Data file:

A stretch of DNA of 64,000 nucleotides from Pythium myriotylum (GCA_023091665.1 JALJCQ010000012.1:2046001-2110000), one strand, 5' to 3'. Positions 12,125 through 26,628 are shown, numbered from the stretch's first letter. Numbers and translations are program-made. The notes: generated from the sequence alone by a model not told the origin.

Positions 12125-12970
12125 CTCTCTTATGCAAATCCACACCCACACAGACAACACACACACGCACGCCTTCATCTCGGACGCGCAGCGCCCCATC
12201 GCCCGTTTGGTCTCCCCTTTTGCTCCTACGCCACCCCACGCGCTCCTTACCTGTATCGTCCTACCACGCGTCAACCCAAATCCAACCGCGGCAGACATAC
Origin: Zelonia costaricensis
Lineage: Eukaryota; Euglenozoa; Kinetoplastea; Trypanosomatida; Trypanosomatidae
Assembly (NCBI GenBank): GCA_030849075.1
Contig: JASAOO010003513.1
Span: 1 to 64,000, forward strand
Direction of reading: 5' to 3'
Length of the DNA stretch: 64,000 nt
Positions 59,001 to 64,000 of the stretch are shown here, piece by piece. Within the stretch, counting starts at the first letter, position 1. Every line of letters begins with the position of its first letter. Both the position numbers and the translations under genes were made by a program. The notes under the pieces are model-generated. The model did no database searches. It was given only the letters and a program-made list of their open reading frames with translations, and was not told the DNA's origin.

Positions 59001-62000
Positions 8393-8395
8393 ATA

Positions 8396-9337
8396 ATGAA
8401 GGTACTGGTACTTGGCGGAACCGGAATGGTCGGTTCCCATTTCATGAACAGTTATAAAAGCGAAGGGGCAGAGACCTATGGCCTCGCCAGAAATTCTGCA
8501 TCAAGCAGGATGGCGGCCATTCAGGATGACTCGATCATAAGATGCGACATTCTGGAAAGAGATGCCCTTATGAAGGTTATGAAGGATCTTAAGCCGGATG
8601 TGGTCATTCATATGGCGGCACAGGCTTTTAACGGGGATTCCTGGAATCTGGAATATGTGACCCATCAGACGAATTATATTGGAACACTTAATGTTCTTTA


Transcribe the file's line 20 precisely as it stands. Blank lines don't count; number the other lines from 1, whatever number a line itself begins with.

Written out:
8601 TGGTCATTCATATGGCGGCACAGGCTTTTAACGGGGATTCCTGGAATCTGGAATATGTGACCCATCAGACGAATTATATTGGAACACTTAATGTTCTTTA